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How to edit a file in Linux

In this tutorial, we will go through the steps on how to edit files on Linux systems. We will go through the nano and VI text editors and much more.

01 Oct, 21 by Susith Nonis 9 min Read

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Linux system allows the users to make the required changes to the files. For this, many text editors are available for carrying out easy changes. Not only this, you can run various commands from the command-line interface for editing the files. In this article, we will be discussing various text editors along with other command-line commands for making the desired file changes.

If you want to make the changes to the file, you can open the Vi editor in the command-line terminal. Once the terminal is open, you can type of below command to open the file in the Vi editor.

vi <filename_NEW> or <filename_EXISTING>

If you provide the file name that exists already then the Vi editor will open this file in the editing mode for you. But if you provide the file name that does not exist then it will create a new file for you.

If you are working with the Vi editor, then you must understand the VI Editing commands for seamless and efficient working. It will speed up the editing process by entering direct commands. Below are some Vi commands-

  • i – this command will allow you to Insert wherever your cursor is (goes into insert mode)
  • a – it will allow you to write just after the cursor (goes into insert mode)
  • A – it will allow you to write at the end of the line (goes into insert mode)
  • ESC – this will allow you to exit the insert mode
  • u – it will allow you to undo the last change
  • U – it will allow you to undo all changes to the entire line
  • o – it will allow you to open a new line (goes into insert mode)
  • dd – it will allow you to delete the specific line
  • 3dd – it will allow you to delete 3 consecutive lines.
  • D – it will allow you to delete the contents of the line just after the cursor
  • C – it will allow you to delete the contents of a line just after the cursor and allow you to insert new text. You can press the ESC key if you want to end insertion mode.
  • dw – it will allow you to delete the specific word.
  • 4dw – it will allow you to delete 4 consecutive words
  • cw – it will allow you to change the specific word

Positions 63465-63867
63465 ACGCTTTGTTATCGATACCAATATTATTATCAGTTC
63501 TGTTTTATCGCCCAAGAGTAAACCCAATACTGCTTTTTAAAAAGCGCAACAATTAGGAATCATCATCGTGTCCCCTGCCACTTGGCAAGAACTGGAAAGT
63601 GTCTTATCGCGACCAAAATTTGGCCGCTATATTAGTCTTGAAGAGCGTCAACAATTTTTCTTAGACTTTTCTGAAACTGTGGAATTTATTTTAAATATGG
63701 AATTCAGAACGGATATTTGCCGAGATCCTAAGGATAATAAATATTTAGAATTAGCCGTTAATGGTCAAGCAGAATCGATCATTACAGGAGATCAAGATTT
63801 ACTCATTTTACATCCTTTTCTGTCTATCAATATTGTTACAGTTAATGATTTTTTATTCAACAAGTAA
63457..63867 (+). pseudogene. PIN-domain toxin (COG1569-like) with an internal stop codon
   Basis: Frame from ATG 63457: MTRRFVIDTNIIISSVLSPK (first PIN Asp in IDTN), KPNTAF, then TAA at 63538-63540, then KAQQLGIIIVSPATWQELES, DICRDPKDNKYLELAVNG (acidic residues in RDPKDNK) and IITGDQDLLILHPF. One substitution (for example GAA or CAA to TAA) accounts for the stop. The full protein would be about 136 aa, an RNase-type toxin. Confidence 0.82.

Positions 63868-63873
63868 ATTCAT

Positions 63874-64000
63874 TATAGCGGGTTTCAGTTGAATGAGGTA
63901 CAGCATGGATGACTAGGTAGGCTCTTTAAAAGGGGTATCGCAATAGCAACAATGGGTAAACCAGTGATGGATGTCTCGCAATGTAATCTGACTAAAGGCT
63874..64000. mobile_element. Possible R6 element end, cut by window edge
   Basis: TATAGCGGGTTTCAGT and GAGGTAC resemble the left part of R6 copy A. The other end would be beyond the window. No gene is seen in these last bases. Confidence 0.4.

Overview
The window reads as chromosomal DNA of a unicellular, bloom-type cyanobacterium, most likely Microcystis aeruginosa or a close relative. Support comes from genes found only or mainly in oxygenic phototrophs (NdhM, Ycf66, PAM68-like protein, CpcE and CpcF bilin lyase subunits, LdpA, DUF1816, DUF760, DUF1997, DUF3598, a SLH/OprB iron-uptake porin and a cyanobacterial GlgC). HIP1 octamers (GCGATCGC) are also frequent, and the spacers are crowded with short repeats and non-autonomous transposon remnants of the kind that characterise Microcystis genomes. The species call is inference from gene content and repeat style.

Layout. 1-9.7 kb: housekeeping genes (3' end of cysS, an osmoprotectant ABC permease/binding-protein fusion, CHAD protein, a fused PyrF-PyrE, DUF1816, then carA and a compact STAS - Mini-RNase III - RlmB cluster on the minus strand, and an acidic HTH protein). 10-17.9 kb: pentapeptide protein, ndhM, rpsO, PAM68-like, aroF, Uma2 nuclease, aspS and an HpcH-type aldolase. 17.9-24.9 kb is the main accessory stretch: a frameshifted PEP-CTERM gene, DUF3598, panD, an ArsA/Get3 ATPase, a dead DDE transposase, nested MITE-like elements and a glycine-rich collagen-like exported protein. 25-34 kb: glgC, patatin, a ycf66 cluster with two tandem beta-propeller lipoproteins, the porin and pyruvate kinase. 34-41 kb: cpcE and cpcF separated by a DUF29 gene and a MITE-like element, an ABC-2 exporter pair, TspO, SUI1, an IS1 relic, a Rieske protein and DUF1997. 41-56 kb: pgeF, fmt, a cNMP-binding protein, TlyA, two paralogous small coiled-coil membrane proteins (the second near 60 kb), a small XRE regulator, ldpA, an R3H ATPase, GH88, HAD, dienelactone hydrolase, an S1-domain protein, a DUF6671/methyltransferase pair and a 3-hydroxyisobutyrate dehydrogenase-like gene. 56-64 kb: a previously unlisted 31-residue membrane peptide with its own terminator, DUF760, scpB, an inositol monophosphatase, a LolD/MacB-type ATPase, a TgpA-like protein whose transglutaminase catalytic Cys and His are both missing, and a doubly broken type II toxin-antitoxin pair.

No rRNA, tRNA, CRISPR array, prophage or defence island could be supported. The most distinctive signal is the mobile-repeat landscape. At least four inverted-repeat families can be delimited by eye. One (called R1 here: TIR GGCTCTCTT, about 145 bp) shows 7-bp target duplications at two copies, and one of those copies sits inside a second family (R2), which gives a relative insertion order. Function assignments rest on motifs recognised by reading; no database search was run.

• x – it will allow you to delete the specific character at the cursor
  • r – it will allow you to replace the specific character
  • R – it will allow you to overwrite the characters just from the cursor onward
  • s – it will allow you to substitute one character just under the cursor and then continue to insert
  • S – it will allow you to substitute the entire line and begin to insert just at the beginning of the line
  • ~ – it will allow you to change the case of a specific character

For running the above-mentioned commands, you need to be in the “command mode”. Vi editor is case-sensitive and each command has its meaning so you need to make sure that you enter the right command. You can also use a, A, o for getting into the insert mode.

If you want to move within the file using the Vi editor, then you can use the following options.

  • k – it allows you to move the cursor up
  • j – it will allow you to move the cursor down
  • h – it will allow you to move the cursor left
  • l – it will allow you to move the cursor right

For running these commands, you need to be in the “command mode”. Also, you can use the arrow keys on the keyword to make these movements within the file.

After making the required changes to the file using the Vi editor, now it's time to save the changes and then close the specific file. You can use the following shortcuts to do so.

  • Shift+zz – it will allow you to save the file and quit
  • :w – it will allow you to save the file but keep the file open
  • :q – it will allow you to quit the file without saving it
  • :wq – it will allow you to save the file and quit

Again, for making such changes, you need to be in the “command mode”.

Apart from the Vi editor, you can simply use the Nano editor for making the desired changes to the file. You can do it by running a simple command-

Nano

It will open the nano UI that looks like the image below.

You can also provide the filename along with the nano command for launching the editor directly with a file.

nano [filename]

nano test.txt

In the above image, you can see that the screen is divided into four parts. First, the line at the top of the screen will show the version of the editor, opened file, and the editing status of the file.

Second, is the main editing area where you can see the contents of the opened file.